The life and legacy of an explorer, scholar and world citizen.*
In every age, there appear unique talented individuals who seem to live their life more boldly, more thoughtfully and more fully than most. They inspire others to be great and they set the standard for positive human achievement. Thor Heyerdahl the explorer, ethnologist, archaeologist, philosopher, environmentalist and author is one such individual. Born in Larvik, Norway in the year 1914, he developed a profound interest in the environment and exploration even at an early age, interests which have shaped a long life of research and discovery. As a student, he attended the University of Oslo where he studied biology with a particular interest in island biogeography. His first major adventure began immediately after graduation when he departed from Norway with his young bride to be left for a year on a remote island in the Pacific. It was on Fatu Hiva in the Marquesas Islands that Heyerdahl became thoroughly entranced with the human aspects of island colonization.
The legends of the islanders, stone statues in the jungle, along with the prevailing ocean currents and wind convinced him that there was a greater cultural dimension to Polynesian prehistory than the East Asian source usually cited. Contrary to prevailing scientific thought, he proposed that the Americas may have played a role in the colonization of Polynesia. Despite the detailed scholarly development of his ideas, his notions were not readily accepted by the anthropological establishment of his day. For one thing, they argued, the early South Americans had no sea vessels capable of carrying out long journeys in the Pacific necessary to reach the islands. But they had balsa rafts, responded Heyerdahl with historical and archaeological evidence, and he set out to prove the seaworthiness of this kind of so-called primitive watercraft in a bold and brilliant exercise in experimental archaeology. He, a landlubber who could barely swim, would build a replica of such a vessel and launch himself into the currents of the Pacific. Thus was born the famous Kon-Tiki expedition. With a crew of four other Norwegians and a Swede, the raft readily survived a voyage from the coast of Peru to Polynesia. Heyerdahl, of course, clearly recognized that the expedition itself did not prove that ancient South Americans visited the South Pacific, but it did open a few scholarly eyes to the possibilities and proved a shock to scientific complacency. The book and film about the voyage made Thor Heyerdahl a household name.
In the aftermath of the Kon-Tiki expedition, Heyerdahl directed an archaeological expedition to the Galapagos Islands where he found definitive proof of prehistoric visitation by South American voyagers. A subsequent scientific expedition to Easter Island revealed many of the secrets of that mysterious place and would lay the foundation for all subsequent archaeological work there. In the meantime, Heyerdahl continued to write both scientific and popular works and actively debated the merits of his ideas at scholarly gatherings worldwide.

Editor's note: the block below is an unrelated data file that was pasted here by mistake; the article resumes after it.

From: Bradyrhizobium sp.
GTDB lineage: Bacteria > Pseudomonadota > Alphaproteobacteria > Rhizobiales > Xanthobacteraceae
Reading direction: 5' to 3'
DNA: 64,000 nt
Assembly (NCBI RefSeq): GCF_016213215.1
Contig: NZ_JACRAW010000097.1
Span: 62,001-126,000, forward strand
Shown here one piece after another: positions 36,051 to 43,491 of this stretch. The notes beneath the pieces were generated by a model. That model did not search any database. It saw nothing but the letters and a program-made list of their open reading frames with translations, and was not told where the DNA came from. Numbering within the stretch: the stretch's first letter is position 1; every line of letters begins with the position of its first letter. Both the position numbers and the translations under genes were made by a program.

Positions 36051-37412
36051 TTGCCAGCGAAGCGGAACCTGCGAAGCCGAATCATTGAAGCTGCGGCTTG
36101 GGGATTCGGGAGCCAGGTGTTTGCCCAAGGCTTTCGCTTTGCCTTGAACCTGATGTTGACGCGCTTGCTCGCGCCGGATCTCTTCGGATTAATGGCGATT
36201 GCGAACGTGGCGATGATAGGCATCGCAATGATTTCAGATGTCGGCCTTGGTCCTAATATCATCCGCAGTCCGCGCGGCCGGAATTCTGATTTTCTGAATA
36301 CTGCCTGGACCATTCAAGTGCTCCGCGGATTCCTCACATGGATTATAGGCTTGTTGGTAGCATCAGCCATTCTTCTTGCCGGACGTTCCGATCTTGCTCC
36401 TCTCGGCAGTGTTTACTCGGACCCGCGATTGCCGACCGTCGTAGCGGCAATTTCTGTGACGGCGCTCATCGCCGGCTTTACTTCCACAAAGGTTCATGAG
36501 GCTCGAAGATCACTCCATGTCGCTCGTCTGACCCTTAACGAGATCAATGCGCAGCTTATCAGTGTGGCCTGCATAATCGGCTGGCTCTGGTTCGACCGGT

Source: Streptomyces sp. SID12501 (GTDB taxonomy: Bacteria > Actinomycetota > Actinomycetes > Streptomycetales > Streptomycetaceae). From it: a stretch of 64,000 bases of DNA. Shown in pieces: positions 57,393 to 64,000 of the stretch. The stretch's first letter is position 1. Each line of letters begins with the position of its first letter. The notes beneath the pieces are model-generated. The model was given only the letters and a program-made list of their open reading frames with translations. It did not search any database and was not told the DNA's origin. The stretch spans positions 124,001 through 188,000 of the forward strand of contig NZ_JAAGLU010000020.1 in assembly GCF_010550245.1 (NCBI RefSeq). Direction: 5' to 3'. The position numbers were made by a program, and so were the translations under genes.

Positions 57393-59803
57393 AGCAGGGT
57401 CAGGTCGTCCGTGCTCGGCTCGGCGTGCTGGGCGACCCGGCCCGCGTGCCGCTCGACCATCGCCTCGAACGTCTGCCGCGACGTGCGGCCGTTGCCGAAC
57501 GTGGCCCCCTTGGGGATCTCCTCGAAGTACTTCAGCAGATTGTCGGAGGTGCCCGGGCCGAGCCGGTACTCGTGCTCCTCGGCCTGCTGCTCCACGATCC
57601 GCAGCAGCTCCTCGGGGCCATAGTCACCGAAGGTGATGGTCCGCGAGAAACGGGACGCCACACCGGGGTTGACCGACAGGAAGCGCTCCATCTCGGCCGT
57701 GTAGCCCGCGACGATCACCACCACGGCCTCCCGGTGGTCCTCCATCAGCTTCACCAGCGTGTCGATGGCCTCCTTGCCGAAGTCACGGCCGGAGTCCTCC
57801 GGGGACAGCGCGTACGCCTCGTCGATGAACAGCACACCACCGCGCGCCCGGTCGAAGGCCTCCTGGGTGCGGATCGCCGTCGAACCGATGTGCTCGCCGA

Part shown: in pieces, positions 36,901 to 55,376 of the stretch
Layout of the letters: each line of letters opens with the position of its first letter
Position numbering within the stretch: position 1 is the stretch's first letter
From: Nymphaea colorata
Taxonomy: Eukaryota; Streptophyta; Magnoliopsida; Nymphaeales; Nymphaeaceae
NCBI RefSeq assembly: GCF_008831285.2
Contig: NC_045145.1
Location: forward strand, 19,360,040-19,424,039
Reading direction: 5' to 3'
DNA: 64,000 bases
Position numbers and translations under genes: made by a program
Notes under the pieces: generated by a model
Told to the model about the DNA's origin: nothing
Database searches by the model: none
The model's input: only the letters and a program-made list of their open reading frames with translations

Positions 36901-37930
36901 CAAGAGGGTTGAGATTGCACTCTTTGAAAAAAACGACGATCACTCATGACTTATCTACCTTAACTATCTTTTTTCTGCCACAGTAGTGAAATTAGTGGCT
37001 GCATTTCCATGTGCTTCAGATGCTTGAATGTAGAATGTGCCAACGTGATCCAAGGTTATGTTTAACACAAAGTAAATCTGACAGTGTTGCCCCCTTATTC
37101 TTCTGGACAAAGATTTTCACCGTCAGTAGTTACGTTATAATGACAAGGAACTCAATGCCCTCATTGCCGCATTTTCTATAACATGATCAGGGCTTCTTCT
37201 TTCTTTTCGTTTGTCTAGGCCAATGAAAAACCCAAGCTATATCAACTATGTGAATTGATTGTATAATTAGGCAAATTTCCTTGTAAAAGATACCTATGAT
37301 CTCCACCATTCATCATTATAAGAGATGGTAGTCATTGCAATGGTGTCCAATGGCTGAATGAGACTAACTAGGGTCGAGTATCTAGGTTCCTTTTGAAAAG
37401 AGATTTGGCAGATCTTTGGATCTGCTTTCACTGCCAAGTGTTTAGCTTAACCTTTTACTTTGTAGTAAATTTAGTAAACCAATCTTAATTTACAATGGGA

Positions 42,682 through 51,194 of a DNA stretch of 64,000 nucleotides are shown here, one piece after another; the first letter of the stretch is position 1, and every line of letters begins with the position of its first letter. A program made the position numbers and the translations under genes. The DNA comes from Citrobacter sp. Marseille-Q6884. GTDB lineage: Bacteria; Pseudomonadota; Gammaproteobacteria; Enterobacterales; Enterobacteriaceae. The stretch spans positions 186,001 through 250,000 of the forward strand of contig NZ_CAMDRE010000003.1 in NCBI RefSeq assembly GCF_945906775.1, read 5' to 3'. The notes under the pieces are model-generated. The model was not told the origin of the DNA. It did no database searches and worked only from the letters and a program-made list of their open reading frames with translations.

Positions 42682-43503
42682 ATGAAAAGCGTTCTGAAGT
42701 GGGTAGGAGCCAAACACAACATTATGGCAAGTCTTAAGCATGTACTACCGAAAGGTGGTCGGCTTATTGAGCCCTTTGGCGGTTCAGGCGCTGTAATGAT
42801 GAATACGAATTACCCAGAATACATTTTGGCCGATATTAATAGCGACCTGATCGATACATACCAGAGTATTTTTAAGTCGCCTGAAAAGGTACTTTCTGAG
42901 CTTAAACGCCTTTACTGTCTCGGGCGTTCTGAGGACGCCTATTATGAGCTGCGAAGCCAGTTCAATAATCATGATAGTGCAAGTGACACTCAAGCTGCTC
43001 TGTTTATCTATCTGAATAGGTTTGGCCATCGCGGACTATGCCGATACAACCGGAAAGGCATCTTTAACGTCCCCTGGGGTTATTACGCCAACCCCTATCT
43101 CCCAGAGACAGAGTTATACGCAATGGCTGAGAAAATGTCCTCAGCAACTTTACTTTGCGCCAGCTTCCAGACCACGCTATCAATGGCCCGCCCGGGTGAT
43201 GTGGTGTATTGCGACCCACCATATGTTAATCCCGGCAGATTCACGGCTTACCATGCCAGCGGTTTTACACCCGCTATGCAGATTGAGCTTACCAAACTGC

Apart from balsa rafts, Heyerdahl also noted that there were other kinds of ancient watercraft whose capabilities were woefully underestimated. The reed boat, with its broad ancient international distribution, particularly caught his attention. In 1969 and 1970, he tested the seaworthiness of the reed boat with his RA Expeditions. RA II, built of bundles of papyrus by native South American boat builders, was successful in crossing the Atlantic Ocean from Africa to the New World, thus once again disturbing the critics who prefer to think of earlier peoples as fearful of the ocean and lacking in technology. A few years later, Heyerdahl would build yet another reed boat, this time in the manner of the ancient Sumerians. In this boat named Tigris, he would navigate from the Persian Gulf and into the Indian Ocean to the Indus Valley and back to the Red Sea. On each of these reed boat voyages, Heyerdahl insisted that his crew be a mix of races, religions and national identities as successful experiments in international cooperation. He also noted the deteriorating state of the worlds oceans and called public attention to global pollution. During the 1980s and 90s , Heyerdahl conducted research in the Maldives Islands in the Indian Ocean, returned to Easter for additional excavations and initiated an archaeological project in Peru that has produced what may be the conclusive link between South America and Easter Island.
Thor Heyerdahl remains to this day a very controversial figure. Throughout his career he has defended with resiliency his unorthodox views which are heretical to many mainstream archaeologists. Nonetheless, the implications of his excavations and successful experimental voyages cannot be readily dismissed by any open-minded scholar. As of this writing, Thor Heyerdahl is eighty-two years old. He is physically fit, mentally acute, and maintains an active schedule that would break the will of many people half his age. His work is by no means complete as he continues to write, travel, lecture and plan further expeditions.
Kon-Tiki and I.